Campanile, the light-filled power-dining hall on La Brea Ave. favored by Miracle Mile media mavens and Hollywood studio executives alike, will end its 23-year run, most likely by the end of this year. Beginning in 1989, chef/owner Mark Peel and his then-wife Nancy Silverton, who now nurtures industry hotbed Mozza not too far away in Hancock Park, helped define a quintessentially L.A. sort of white-cloth yet rustic Cal-Mediterranean menu that would eventually emerge as one of the most dominant trends in the city’s restaurant culture in the 1990s.
It’s expected to be replaced by Republique, the long-gestating concept by noted chef Walter Manzke. After a career-making stint at the since-shuttered haute cuisine sanctum Bastide in West Hollywood he earned blogosphere buzz during the recession with his assured riffs on French brasserie basics at downtown’s Church & State. Manzke will be partnering with Bill Chait, the Zelig of L.A.’s current gastro-sphere, having been responsible for a slew of well-received debuts ranging from Picca and Playa to Short Order and Mess Hall, which opened earlier this month.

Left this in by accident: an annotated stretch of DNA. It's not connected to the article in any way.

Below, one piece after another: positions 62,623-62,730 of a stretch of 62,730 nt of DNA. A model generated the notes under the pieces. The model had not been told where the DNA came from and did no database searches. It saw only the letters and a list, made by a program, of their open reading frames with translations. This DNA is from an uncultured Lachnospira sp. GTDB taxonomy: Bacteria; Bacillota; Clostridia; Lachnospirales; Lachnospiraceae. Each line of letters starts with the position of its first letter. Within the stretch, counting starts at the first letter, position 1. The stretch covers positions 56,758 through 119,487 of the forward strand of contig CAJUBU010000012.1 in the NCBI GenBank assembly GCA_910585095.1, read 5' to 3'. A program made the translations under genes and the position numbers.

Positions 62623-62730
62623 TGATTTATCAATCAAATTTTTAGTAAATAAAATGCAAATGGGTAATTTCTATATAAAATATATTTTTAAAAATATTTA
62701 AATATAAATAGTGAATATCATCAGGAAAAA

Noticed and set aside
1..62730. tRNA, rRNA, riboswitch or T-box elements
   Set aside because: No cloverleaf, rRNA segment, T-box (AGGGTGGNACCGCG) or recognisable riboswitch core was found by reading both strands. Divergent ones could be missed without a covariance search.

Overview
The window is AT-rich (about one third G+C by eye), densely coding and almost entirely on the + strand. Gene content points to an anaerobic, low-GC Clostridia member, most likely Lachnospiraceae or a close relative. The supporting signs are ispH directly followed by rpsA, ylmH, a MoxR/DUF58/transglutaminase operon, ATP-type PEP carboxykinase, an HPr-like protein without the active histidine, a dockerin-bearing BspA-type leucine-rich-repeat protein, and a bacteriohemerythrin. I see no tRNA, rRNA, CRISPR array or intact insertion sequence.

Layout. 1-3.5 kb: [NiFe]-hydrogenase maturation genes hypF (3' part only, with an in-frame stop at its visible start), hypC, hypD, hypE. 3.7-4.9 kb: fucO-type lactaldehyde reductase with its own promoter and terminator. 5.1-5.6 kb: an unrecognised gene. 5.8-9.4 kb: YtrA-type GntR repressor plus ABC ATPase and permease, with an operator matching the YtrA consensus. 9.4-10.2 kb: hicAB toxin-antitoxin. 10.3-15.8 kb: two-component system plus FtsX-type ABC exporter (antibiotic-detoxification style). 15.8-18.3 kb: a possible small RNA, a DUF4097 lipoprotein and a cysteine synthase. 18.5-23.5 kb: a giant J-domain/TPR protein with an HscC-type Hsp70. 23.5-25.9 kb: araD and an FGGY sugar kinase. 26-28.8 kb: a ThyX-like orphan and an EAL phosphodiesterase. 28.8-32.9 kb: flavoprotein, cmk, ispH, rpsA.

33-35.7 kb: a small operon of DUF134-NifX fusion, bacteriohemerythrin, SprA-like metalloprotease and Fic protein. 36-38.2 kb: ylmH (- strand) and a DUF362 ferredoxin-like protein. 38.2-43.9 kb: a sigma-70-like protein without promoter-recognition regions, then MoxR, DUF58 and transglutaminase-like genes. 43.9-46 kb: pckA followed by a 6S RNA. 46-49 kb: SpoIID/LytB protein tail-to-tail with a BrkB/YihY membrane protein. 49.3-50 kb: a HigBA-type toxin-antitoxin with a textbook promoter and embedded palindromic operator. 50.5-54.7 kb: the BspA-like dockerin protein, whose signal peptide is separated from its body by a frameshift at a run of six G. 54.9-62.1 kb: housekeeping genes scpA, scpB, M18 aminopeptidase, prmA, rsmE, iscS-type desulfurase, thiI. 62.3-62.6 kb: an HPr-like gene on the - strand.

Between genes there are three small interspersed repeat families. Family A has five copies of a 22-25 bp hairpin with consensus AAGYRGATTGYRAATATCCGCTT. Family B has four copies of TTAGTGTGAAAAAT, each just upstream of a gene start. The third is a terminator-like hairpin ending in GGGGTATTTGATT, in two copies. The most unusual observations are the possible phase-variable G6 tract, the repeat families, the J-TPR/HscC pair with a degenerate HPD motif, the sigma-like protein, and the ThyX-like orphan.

In an interview with the Los Angeles Times, which confirmed online rumors of the sale of the historic property, first built for Charlie Chaplin in 1929, Manzke said: “Campanile is an unbelievable space — the history that it has, memories, good times. So many people in L.A. have been there and have had wonderful experiences. It is such an honor to take over something like that and be half as great.”
Campanile’s Thursday evening gourmet grilled cheese menu has retained its cult following. (It was an early experiment in what later became the city’s obsession with elevated comfort food staples). Yet the restaurant had otherwise surrendered its place at the forefront of the culinary conversation to newcomers, including the decidedly of-the-moment Ray’s & Stark Bar at the LACMA campus, which since opening in February 2011 has methodically begun luring away the core entertainment business expense-account crowd working nearby.